“They can’t say children, just because of their age,
can’t be insured. So today I am ordering Regence to once more offer insurance
coverage for children.”
With those words, Washington State’s Insurance
Commissioner, Mike Kreidler, stood up for children and ordered Regence Blue
Shield to “cease and desist” from eliminating its child-only policies. Regence is one of several
insurance companies nationwide that decided to eliminate its child-only
coverage when health reform’s “Patient’s Bill of Rights” provision preventing
discrimination against children based on pre-existing conditions took effect
September 23. Insurance companies
are looking to get away with eliminating their child-only plans in a number of
other states but Washington has a law on its books that prohibits insurers from
denying coverage based on age.
“Hundreds of consumers have contacted my office, upset
over Regence refusing to cover kids and for blaming its recent rate increases
on health reform,” said Commissioner Kreidler in a statement. “I can understand
why they’re confused and mad. I’m sick and tired of the insurance industry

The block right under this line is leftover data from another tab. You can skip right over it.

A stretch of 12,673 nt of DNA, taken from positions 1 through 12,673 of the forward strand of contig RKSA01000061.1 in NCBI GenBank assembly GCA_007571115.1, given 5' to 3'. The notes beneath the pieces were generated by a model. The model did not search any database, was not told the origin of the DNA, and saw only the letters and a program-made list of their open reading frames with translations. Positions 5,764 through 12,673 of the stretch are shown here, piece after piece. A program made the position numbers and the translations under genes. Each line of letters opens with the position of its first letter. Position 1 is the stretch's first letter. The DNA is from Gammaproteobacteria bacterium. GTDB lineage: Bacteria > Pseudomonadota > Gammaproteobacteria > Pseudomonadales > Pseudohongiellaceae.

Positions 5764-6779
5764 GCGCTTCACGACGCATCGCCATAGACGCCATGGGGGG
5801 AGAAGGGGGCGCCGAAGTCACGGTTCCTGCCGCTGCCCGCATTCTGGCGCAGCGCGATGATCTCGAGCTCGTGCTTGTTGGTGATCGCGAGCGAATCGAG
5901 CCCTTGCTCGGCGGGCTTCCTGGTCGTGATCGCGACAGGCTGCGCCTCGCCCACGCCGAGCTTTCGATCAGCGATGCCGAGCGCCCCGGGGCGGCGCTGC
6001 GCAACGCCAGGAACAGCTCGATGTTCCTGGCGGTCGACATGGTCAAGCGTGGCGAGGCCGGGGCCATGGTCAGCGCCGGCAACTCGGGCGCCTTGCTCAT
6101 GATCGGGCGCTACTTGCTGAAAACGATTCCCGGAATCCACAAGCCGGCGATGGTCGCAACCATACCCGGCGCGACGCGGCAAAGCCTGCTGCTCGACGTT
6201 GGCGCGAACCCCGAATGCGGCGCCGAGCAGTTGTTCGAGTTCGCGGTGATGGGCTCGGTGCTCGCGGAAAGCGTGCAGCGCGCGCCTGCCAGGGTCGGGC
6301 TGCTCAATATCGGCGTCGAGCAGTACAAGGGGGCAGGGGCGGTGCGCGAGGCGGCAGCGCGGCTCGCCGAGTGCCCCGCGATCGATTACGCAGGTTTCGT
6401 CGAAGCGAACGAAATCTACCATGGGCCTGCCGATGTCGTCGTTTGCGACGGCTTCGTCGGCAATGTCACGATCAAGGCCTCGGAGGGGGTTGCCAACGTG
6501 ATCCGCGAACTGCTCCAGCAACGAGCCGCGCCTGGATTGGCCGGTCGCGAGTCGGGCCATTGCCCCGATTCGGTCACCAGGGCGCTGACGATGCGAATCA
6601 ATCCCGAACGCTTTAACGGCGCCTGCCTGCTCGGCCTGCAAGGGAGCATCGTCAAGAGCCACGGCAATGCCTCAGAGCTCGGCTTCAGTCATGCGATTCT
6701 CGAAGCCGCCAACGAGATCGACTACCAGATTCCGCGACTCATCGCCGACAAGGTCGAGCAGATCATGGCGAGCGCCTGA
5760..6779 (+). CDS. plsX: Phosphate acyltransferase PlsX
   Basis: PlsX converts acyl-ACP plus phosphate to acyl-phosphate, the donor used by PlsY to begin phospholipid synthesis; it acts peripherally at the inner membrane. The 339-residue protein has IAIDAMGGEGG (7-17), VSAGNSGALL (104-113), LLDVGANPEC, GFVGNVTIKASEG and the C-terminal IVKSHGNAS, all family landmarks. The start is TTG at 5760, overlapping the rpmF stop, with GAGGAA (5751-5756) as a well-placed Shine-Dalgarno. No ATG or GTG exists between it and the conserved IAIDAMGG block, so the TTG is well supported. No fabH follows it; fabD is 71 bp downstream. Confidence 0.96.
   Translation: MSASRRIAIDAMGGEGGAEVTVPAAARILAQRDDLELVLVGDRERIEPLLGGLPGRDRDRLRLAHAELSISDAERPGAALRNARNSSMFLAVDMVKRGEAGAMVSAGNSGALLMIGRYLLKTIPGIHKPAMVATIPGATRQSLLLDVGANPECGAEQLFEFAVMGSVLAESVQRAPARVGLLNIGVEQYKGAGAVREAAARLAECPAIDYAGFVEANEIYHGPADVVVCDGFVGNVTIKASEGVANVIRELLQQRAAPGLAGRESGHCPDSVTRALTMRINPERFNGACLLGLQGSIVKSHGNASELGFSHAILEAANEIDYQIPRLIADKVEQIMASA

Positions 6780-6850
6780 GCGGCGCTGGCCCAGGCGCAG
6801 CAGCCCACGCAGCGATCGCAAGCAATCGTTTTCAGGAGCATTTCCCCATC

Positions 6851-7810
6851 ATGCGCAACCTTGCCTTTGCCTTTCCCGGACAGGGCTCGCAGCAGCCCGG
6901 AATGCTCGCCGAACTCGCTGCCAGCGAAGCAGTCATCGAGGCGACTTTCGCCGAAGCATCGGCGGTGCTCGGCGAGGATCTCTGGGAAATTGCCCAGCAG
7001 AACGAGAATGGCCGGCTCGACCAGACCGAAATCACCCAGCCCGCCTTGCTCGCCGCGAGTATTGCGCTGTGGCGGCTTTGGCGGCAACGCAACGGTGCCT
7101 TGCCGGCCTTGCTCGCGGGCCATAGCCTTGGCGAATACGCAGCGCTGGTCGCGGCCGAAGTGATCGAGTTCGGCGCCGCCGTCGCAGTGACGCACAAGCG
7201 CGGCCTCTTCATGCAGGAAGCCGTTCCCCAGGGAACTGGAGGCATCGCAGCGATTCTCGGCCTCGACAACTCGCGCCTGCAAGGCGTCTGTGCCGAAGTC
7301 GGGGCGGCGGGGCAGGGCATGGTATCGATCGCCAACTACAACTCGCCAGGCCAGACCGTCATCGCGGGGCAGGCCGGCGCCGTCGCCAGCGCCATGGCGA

pulling these stunts and misleading the public about health reform. I expect
better of companies wanting to do business in Washington.”
The order only applies to Regence policies in Washington and does not impact the company’s elimination of child-only plans in other states in which it does business such as Oregon. Families seeking child-only plans must comply with the new open enrollment period rules which were put in place to help alleviate insurers concerns about exposure to market risk.
Regence issued this statement in response to the Commissioner’s order stating that it was shocked and that it looks forward to working to resolve the issue and other ongoing problems in the health care system.
I hope other Insurance Commissioners take note of Mr
Kreidler’s willingness to go to bat for consumers, as well as of the good work
of policymakers on this issue in a number of other states such as California
and New Hampshire. As
the experience with attempting to ensure that children can secure coverage
despite a pre-existing condition demonstrates, it is clear that the
effectiveness of key elements of the health reform law may come down to
state-level decision-making and resolve.